The movement has already changed the conversation in America, and that shouldn’t be underestimated. I never in my life thought I would turn on a mainstream news show and see a serious discussion of class inequality and distribution of wealth in the US. But art is a key driver of all this, from inspiring the protesters to pervading the mindspace. It’s more important that Occupy challenge our mindsets than it hold physical territory. This isn’t Tahrir Square, it’s not a physical battle to throw the bums out of office because we’re complicit. At a certain level, we’re all the bums — all of us who have credit cards and 401(k)s and pensions, we’re all invested in the system and we’ve all been enabling the rot at the top. So changing the national conversation is the most important part, and art and story play a critical role in that.

CA: What do you hope Occupy Comics contributes to that conversation and that kind of change?

MP: I think these comics can potentially help keep attention on more transcendent themes that drive deeper discussions and help nurture the gut sense that there is basic injustice here. I also think that the going can get tough and it’ll be easy for protesters to get burnt out, so hopefully some of these stories inspired by the protests will also help inspire the protesters.

CA: Is Occupy Comics meant to articulate the movement for those who are confused as to its purpose and goals?

MP: Part of the experience for this project will be seeing how each individual interprets the movement. Some stories will help articulate personal feelings, others are more abstract, and still others depict some of the movement’s purposes and goals through a variety of genres from slice-of-life to the fantastical.

Comics are unique because a comic story is generally created by one or two people, so it’s one of the most personalized, individualized forms of dramatic media. Occupy Comics currently has nearly 50 different writers and artists contributing to the book — that’s dozens of really personal takes on the movement. If a project is going to channel the Occupy sensibility through art it helps to include numerous points of view since the entire movement is a chorus of so many individual voices and perspectives.

Without trying to define the movement and instead to simply express dozens of points of view related to the movement, the whole may be more transcendent than the sum of its parts.

CA: Is Occupy Comics entirely supportive or will there be opposing voices as well?

MP: By and large the book will include supportive voices, but there’s no litmus test. If Frank Miller reached out to contribute we might not turn him away if he had something constructive to include, even if it was critical.

CA: Let’s talk more about creators. Perhaps most auspiciously, David Lloyd will be contributing to Occupy Comics. Having designed the Guy Fawkes-masked character V for V for Vendetta, the comic book that’s inspired Anonymous and to some degree the Occupy movement, his participation is quite a big deal. What can you tell us about his work on the book?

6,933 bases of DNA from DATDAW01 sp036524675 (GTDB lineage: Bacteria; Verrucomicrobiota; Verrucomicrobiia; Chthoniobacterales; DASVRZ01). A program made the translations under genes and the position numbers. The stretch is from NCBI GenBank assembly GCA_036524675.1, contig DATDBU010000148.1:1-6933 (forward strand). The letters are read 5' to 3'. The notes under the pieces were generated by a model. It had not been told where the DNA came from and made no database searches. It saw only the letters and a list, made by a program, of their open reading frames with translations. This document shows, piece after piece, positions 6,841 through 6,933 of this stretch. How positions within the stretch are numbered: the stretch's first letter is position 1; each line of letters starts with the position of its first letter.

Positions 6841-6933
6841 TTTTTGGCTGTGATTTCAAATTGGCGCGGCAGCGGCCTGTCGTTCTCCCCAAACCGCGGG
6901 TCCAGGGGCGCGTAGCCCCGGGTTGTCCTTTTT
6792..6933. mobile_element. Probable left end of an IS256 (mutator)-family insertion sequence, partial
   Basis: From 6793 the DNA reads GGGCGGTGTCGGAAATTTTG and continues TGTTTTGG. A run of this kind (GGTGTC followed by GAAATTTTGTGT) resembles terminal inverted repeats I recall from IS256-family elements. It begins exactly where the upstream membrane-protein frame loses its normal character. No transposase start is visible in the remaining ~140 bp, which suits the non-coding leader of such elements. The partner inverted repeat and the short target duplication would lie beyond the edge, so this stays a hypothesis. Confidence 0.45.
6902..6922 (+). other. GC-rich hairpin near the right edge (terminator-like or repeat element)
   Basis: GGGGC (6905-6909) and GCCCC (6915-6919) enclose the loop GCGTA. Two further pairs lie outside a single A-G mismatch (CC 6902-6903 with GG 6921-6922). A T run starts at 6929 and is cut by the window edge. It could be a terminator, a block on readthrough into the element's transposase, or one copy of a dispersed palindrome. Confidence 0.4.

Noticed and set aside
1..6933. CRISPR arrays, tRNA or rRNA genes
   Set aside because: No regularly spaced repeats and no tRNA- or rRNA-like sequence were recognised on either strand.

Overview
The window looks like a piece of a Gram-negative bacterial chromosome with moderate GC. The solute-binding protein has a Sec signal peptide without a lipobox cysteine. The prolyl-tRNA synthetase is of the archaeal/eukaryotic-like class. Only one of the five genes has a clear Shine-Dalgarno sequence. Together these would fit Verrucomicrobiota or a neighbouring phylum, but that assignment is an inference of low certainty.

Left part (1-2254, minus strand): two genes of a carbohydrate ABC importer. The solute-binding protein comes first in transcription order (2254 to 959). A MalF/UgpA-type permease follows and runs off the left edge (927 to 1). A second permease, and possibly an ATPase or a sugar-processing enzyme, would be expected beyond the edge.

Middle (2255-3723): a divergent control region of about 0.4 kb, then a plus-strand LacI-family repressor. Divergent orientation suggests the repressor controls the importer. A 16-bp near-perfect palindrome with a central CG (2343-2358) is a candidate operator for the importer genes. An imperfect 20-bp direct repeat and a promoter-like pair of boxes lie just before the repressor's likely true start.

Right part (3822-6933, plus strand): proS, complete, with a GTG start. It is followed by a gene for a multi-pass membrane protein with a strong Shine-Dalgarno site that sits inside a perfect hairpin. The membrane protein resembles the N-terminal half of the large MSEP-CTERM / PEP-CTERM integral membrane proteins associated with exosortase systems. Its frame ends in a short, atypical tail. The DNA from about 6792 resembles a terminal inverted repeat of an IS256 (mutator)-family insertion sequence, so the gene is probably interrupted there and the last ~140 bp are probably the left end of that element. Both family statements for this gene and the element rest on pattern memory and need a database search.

MP: It’s amazing to have David Lloyd on board. Obviously his work inspired many of the protesters so there’s something special about him participating in a project inspired by them. But this is really about the whole team coming together. Most recently Shannon Wheeler and Eric Drooker and before them Steve Niles and Molly Crabapple and Charlie Adlard and just so many talented people [joined the project]. I think David has discussed his feelings about the V for Vendetta symbol being used for various movements in your interview with him earlier this year. At this time, like all the other creators, he’s continuing to work and be inspired.

CA: What can you tell us about other specific contributors’ work on the book? You’ve also got Darick Robertson, whose Transmetropolitan with Warren Ellis dealt with themes relevant to the Occupy movement.

MP: Molly Crabapple has done portraits of individual protestors, David Mack and Amanda Palmer may collaborate on something, J.M. DeMatteis is working on a piece about the importance of compassion in any social change movement, Anna Wieszczyk is delving into sci-fi-punk radicalism, Brea Grant and Zane Grant are breaking out from traditional narrative and using charts and graphs for visual transitions into people’s lives, and Darick Robertson said, “I’m contributing to this because I believe in the First Amendment.” So we’re very excited to see what the artists will turn in for the final book, and we’re still in the process of confirming even more incredibly talented people.

Overall, I’m just overjoyed about the people coming together for this. This isn’t an easy thing to lend your name to especially for mainstream comics pros, it’s a polarizing topic and I know several of the contributors are already getting grief for it. Some of the people I really thought would jump at this based on their body of work surprised me by declining and some who I never in a million years thought would consider it were inspired to take on the challenge. I personally have a reputation for integrating radical politics into art so it’s a lot easier for me to take on a project like this than most people. It’s really inspiring for me to see people cautiously come aboard this project because they really want to support the Occupy movement even if they feel it’s potentially hazardous to their careers. That’s way more important than somebody like me working on this.